I regard the rack-and-pinion method herein shown for moving the draw-bars as the preferable one for a case such as that shown, where the number of draw-bars to be simultaneously moved is relatively larger. In cases where only one single battery-tray is to be operated and where only one draw-bar, or at most two draw-bars only, are required to be moved other methods of producing the motion of the draw-bar or draw-bars may be' employed advantageously. The draw-bars could, for instance, be operated by electromagnetic suction by means of solenoids, electromagnets, or by other electromagnetic arrangements well known in the art. (See Fig. 18, wherein the draw-bars 19 of vtwo adjacent hooks are connected by a cross-head H, to which are attached cores C of solenoids S.) A switch W may be provided for shifting current through said solenoids alternately to reciprocate the hooks, The draw-bars might also be operated by the force of compressed air or by hydrostatic pressure by being attached to a piston or pistons moving in a suitable cylinder or cylinders subjected to said forces or pressure, (see Fig. 19,) wherein the draw-bars 19' of two adjacent hooks each enter a cylinder R and have thereon a piston P. Cocks, as K, serving alternately as inlet and outlet cocks, may be provided to control the operating fluid in the reciprocation of the hooks. I do not limit myself to any specific method or means for moving the draw-bar or draw-bars. Each of these rack-bars is provided at its inner end with suitable means for engaging the batteries or trays of batteries to be transferred. This means is shown in they present instance as consistingl of a hook 3l, which is articulated to its rack-bar. lt is preferable to have direct control of the position of this hook, and to that end a rod, as 32, may be connected therewith and to a rock-shaft, as 33, which rock-shaft may be moved to and'fro by any suitable means-aa for instance, the handle 34. By the manipulation of this handle the hook may be made to engage or may be disengaged from the bat tery or battery-tray to be transferred. Said tray is provided with ears or lugs, as 35, with which said hooks may be engaged. The bill of the hook will serve, in engagement with said ears or lugs, to pull the tray ont of the vehicle when motion is outward, and the inner shoulder of the hook may be engaged with said ears for pushing the tray into the vehicle when the motionis inward. Obviously one rack-bar with its hook might be arranged so as to serve to transfer a tray. In that instance the hook would be located opposite the center of the tray, and it could engage the upper edge of the tray or with a bail or any other suitable means secured to the front of the tray; but it is preferable to have a pair of rods with their accompanying IOO IIO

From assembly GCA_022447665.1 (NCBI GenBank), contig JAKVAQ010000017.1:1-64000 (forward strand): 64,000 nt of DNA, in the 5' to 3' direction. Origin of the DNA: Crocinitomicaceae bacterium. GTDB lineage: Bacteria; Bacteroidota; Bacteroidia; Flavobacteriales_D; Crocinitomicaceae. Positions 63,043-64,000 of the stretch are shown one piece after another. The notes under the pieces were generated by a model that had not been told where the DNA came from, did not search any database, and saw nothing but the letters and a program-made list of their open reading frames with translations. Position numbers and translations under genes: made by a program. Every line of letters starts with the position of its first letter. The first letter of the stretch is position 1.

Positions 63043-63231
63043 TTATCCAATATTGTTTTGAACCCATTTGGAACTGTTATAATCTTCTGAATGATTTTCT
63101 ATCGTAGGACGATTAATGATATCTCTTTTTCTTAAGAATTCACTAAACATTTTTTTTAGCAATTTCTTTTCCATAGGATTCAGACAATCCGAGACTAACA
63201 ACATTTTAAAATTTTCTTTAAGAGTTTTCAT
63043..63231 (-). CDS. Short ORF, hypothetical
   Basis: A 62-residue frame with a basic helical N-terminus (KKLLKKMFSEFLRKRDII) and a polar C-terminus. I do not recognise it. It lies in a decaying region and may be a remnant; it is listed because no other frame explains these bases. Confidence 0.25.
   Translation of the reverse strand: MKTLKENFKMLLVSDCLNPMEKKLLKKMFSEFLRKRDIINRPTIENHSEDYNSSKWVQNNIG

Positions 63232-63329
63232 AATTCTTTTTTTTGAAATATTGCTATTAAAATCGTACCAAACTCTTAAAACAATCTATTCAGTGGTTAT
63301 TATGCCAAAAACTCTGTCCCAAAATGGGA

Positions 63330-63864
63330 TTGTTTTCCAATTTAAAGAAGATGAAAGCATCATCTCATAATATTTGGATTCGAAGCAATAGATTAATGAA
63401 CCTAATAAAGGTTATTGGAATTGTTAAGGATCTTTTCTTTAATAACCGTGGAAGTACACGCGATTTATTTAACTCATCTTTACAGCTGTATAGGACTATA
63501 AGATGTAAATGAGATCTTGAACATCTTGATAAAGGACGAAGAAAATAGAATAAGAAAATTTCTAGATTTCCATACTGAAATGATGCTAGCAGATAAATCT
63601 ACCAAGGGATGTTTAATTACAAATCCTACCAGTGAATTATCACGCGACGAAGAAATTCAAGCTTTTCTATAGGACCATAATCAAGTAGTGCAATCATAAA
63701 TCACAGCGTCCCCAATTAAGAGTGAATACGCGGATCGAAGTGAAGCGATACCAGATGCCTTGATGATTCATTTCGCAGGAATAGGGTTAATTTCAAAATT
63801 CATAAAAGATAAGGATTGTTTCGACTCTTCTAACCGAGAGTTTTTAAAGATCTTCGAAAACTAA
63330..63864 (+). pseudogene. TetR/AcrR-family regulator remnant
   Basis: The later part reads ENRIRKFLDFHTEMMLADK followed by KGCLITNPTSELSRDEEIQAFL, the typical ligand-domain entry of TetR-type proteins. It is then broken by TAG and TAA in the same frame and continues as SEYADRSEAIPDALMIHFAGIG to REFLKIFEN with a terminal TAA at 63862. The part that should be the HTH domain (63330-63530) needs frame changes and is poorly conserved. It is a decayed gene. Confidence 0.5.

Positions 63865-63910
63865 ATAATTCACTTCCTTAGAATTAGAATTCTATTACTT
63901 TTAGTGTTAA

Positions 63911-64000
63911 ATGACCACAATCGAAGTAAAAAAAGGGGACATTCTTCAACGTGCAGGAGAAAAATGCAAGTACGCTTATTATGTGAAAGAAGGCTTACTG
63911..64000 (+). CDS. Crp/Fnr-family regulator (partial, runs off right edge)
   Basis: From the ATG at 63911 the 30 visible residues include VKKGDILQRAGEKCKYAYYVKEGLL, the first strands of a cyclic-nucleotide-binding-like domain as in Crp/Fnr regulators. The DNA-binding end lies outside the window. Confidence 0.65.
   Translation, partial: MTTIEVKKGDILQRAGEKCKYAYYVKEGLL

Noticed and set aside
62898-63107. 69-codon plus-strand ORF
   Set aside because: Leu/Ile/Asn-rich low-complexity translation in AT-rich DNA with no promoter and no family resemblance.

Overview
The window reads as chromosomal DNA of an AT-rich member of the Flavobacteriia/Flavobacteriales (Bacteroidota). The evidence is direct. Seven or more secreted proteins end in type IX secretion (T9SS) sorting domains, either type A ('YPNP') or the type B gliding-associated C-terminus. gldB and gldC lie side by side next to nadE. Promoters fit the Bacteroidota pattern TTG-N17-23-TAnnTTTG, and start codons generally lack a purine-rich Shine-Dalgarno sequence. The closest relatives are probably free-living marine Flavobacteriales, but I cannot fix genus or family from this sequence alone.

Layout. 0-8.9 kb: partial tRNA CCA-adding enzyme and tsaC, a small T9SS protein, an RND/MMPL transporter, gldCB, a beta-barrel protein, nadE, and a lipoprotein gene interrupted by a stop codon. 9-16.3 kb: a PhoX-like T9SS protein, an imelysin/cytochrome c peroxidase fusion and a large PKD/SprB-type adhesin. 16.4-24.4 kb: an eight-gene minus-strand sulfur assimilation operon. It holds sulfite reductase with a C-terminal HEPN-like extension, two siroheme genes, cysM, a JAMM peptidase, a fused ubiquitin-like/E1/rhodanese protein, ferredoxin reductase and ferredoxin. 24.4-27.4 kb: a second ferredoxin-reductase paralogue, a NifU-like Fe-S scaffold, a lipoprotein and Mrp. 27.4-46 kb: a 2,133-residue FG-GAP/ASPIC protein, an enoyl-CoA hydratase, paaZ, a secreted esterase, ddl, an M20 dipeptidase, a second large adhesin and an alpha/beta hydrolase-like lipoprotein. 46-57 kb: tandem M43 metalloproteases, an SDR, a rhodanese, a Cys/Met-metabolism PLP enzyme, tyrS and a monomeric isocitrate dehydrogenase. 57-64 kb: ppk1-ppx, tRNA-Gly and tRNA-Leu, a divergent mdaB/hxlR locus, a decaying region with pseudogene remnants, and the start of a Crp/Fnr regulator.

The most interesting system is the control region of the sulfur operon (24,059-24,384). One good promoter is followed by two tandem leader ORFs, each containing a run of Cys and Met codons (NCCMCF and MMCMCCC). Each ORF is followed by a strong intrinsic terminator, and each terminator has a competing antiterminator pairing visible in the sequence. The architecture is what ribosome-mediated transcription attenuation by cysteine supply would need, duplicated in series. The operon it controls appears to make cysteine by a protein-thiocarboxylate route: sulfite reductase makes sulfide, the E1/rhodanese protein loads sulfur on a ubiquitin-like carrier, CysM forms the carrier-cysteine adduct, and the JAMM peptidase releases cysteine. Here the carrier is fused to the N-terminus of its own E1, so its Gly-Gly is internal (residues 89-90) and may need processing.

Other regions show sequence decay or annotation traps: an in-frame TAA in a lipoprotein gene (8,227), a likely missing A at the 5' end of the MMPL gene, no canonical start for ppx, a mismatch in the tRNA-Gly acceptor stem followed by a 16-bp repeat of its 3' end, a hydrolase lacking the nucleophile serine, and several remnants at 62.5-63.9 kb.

eeaioe hooks for each tray, as shown, and to have a buffer or pushing-bar, as 36, connecting each pair of rack-bars corresponding to each tray, as clearly seen in Fig. i. In pushing a tray into a car this buffer 36 alone may be used, as indicated in Fig. 2, a tray being represented in dotted lines at. E57.